Karo The “Heat” Parisyan | UFC California

"First UFC Event to even come to California, which sold out in 2 days with 25,000 seats! I fought World Champion Nick Thompson, the biggest welterweight ever which I won in Round-1 TKO in a violent fashion and dedicated the fight to the Armenian Genocide!"

Nearly 30 fights into his MMA career and with UFC appearances that date back to 2003, it’s almost hard to believe veteran welterweight Karo Parisyan (20-8) is just 29 years old.

“The Heat” has struggled to a 2-4 mark over the past four years, but as he preps for a welterweight title fight against UFC veteran John Gunderson at this weekend’s ShoFIGHT 20 event in Missouri, Parisyan is brimming with confidence.

With 20 years of judo under his belt, Parisyan is ready again to represent his art in MMA. Parisyan says he’s got another seven years left in the sport, and – lest you forget – his judo throws are the best.

“When I walked into the UFC as a 20-year-old kid, I said, ‘I’m a judo guy, and watch me do judo,’” Parisyan told MMAjunkie.com Radio (www.mmajunkie.com/radio). “People started not laughing, but like, ‘Yeah, alright. Whatever.’

I started doing specific judo throws. Not just takedowns – throws that are specifically from judo – and it’s so hard to do without a gi. You need the uniform. Without a uniform, it’s so hard to do it, and I was able to do it.”

Parisyan quickly became the most high-profile judoka in the sport, and his signature throws were the centerpiece of his style. Training under judo legends Gokor Chivichyan and Gene LeBell, Parisyan notched victories over the like of Nick Diaz, Drew Fickett, Chris Lytle, Matt Serra and Nick Thompson, among others, and once boasted a 7-1 UFC run.

During that time, Parisyan said some of the world’s best fighters approached him to learn the secret to the “gentle way.”

“I have world-champion fighters coming up and saying, ‘Dude, how do you do this? It’s so amazing,’” Parisyan said. “So many judo practitioners, like Olympic champions, when they walked into the ring or cage and tried to do it, they couldn’t do it. I don’t know why. I always thank God that I have this feel to go for these throws.

“It’s not easy. It’s very, very hard to launch a man off his feet, especially if he’s slippery. Second round, third round, both of you are tired, I’m still able to go for those throws and throw someone.”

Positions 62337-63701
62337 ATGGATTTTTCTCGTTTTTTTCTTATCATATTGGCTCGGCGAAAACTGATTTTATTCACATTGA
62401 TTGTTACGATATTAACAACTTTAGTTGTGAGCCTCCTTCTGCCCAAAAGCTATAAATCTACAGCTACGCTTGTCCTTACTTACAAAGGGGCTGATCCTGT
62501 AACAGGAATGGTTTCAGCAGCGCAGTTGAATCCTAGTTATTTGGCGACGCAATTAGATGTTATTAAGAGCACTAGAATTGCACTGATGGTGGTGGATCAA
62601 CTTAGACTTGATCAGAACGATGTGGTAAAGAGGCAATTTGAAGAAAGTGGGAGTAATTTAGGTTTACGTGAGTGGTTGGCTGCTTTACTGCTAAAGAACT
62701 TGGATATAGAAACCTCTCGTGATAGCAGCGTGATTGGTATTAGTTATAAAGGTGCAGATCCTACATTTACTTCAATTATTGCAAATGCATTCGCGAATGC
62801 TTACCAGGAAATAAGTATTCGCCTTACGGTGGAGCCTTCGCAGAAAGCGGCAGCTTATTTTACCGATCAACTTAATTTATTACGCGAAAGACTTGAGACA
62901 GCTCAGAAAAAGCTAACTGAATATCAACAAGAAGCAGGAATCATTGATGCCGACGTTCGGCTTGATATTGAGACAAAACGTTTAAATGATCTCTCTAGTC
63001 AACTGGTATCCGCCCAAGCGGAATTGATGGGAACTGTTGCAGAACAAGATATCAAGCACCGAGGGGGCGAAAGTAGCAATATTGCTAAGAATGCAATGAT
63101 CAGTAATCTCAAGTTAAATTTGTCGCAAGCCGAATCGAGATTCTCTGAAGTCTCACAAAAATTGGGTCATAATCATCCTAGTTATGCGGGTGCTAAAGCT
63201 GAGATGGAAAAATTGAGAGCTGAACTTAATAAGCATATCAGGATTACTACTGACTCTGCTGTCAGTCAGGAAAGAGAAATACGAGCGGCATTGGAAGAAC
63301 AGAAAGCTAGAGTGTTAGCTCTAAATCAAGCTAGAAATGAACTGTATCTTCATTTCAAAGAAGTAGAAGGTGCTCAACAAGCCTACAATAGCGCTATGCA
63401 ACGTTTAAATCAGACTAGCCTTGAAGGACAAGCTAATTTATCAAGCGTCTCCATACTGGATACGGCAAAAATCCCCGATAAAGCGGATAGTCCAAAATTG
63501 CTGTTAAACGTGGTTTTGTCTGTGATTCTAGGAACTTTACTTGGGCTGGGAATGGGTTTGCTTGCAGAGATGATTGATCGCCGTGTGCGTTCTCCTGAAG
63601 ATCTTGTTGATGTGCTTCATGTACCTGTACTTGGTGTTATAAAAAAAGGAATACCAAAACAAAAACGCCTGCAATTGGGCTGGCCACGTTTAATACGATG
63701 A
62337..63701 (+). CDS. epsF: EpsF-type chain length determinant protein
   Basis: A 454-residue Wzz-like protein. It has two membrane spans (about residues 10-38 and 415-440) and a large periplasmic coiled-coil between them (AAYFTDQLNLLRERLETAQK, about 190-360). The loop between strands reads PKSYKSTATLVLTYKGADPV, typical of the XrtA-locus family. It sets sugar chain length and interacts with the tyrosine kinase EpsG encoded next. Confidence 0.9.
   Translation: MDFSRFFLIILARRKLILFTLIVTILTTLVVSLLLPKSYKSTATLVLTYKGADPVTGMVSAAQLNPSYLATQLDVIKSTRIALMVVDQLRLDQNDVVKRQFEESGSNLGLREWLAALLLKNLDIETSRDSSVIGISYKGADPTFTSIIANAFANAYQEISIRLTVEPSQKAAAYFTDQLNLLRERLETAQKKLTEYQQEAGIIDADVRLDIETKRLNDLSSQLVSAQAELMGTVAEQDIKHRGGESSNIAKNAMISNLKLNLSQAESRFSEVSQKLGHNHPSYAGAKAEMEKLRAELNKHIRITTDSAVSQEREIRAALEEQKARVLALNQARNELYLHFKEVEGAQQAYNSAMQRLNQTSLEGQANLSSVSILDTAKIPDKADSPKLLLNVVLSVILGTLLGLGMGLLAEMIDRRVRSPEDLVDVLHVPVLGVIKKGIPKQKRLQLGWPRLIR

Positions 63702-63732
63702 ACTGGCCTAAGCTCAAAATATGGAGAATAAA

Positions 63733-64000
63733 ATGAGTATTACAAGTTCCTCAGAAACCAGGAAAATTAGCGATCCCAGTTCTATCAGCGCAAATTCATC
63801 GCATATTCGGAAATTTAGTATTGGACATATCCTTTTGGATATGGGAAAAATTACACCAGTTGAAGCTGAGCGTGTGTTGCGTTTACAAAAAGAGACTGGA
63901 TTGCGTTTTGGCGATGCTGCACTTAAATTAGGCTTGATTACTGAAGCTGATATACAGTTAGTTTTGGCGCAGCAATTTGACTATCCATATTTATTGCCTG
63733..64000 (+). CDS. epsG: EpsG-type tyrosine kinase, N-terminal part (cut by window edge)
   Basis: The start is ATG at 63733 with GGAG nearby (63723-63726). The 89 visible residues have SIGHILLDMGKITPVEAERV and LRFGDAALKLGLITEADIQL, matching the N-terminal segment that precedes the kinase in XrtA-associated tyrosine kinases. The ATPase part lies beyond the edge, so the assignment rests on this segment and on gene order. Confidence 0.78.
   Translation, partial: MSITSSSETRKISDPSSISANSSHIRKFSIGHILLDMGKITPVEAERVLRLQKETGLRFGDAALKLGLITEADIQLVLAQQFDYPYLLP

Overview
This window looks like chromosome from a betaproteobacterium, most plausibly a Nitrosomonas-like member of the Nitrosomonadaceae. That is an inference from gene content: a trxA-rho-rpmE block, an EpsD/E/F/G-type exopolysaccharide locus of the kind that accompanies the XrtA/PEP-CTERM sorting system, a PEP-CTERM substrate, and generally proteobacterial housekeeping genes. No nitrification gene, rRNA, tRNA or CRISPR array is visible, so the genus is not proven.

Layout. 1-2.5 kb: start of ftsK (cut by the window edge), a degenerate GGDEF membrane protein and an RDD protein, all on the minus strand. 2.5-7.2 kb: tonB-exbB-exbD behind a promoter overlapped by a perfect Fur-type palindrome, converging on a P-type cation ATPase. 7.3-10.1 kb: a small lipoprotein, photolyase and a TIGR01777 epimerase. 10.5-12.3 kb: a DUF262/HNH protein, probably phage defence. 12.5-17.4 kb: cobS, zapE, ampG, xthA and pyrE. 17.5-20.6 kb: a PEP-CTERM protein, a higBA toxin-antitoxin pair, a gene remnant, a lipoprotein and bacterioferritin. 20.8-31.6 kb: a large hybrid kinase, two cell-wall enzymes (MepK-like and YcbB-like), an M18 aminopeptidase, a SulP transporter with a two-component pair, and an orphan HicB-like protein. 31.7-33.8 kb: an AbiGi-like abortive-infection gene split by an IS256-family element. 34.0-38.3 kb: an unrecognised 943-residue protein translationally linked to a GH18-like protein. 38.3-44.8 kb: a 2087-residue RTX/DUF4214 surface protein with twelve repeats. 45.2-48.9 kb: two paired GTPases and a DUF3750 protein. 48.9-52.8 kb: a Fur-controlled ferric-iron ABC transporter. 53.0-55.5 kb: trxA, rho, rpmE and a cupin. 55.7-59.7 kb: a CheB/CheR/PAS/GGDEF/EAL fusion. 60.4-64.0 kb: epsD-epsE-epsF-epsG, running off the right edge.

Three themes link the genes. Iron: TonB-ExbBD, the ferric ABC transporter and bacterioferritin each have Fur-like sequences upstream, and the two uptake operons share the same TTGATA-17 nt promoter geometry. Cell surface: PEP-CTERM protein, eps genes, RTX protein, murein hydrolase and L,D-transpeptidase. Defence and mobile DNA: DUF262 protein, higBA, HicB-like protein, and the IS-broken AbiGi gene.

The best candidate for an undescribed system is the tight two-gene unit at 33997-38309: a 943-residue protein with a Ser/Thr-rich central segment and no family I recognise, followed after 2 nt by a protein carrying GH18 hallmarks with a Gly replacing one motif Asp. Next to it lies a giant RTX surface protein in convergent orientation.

Lately, it’s been fellow Team Hayastan product Ronda Rousey, Strikeforce’s 135-pound female champion, who has been waving the judo flag. Her impressive takedown abilities and incredible armbar attack has earned her eight-straight first-round wins as an amateur and pro.

Parisyan sees a proliferation in the number of fighters working judo into their gameplans, but he’s hoping to again be the posterboy of the art in MMA.

“Judo, you don’t see it every day,” Parisyan said. “And judo, when you do it correctly, it’s almost like you’re cheating. It comes so easy. I think a lot of guys are using throws these days. I’m not going to sit there and say, ‘Yeah, I’m doing it. They learned from me.’ No. I guess they’re seeing it, and they’re mixing it up with the wrestling and the takedowns. It’s working for a lot of guys. I’ve seen a lot of people doing a lot of throws these days, and that’s pretty cool.

“I don’t know. I think I’ve carried that torch for so long, and I’d like to carry that torch another six or seven years. I think I can.”

In recent years, Parisyan has dealt with a myriad of personal problems that includes battles with the abuse of painkillers, as well as depression. But Parisyan said he still has the passion to fight.

Sure, if he was wealthy he wouldn’t put his body through the brutal paces of MMA training, but since he does need to make a living, Parisyan can’t think of a better way to do it.

“I love the sport,” Parisyan said. “I love the glory. I love to throw guys on their head. I love to punch people very now and then. It’s part of who I am just because it’s been bred into us since we were kids just as an athlete. But if I had a couple million dollars in my account, and I could make that couple of million into $20-30 million in investments, etc., I wouldn’t fight.

“What else do I have to prove? All my cards are on the table. Nobody can judge me. No one can doubt me. Give me a freaking break. I’ve done stuff people had never seen before.”

And he hopes to do it yet again. Parisyan and Gunderson serve as the main event of ShoFIGHT 20, which takes place June 16 at O’Reilly Family Event Center on the campus of Drury University in Springfield, Mo. The card airs live on the Fight Network in Canada and on July 1 via pay-per-view in the U.S.

Parisyan hopes it’s a return to form, of sorts, as he seeks his first two-fight win streak since 2007. And he thinks it’s the launching point for another six or seven years of doing what he does best.

“I think that I’ve got a good five, six years – at least – seven years in me,” Parisyan said. “I keep my head right, keep training and go out there and do what I’m supposed to do: throw people.”